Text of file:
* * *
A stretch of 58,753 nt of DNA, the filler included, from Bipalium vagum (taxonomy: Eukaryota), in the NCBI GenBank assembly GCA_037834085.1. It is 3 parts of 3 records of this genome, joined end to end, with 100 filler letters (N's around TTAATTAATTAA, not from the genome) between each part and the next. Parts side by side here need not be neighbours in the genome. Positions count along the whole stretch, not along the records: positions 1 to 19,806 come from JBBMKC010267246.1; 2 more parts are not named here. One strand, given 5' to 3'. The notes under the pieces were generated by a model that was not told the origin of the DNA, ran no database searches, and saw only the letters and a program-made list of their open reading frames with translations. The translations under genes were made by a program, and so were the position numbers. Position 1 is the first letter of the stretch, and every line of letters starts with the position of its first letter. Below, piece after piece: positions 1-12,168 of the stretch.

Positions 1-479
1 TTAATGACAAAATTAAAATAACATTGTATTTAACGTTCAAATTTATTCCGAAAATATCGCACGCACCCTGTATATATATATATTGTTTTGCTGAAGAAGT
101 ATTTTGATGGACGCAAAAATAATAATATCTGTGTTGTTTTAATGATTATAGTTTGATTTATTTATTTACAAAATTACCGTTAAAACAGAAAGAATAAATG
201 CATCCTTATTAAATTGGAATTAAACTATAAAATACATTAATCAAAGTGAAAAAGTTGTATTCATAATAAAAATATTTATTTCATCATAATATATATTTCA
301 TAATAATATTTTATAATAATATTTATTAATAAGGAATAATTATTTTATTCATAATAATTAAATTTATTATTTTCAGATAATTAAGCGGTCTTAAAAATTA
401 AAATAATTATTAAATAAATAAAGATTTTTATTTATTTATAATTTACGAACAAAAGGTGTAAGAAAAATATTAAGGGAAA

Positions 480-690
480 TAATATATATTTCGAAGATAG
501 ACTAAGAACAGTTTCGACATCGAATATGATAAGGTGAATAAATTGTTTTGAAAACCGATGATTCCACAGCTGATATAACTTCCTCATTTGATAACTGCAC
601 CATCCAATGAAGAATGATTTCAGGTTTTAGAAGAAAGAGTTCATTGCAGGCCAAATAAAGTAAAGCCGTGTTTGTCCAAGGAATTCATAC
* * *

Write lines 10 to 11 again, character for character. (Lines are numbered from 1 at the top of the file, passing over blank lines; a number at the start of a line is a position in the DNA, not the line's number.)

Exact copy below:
501 ACTAAGAACAGTTTCGACATCGAATATGATAAGGTGAATAAATTGTTTTGAAAACCGATGATTCCACAGCTGATATAACTTCCTCATTTGATAACTGCAC
601 CATCCAATGAAGAATGATTTCAGGTTTTAGAAGAAAGAGTTCATTGCAGGCCAAATAAAGTAAAGCCGTGTTTGTCCAAGGAATTCATAC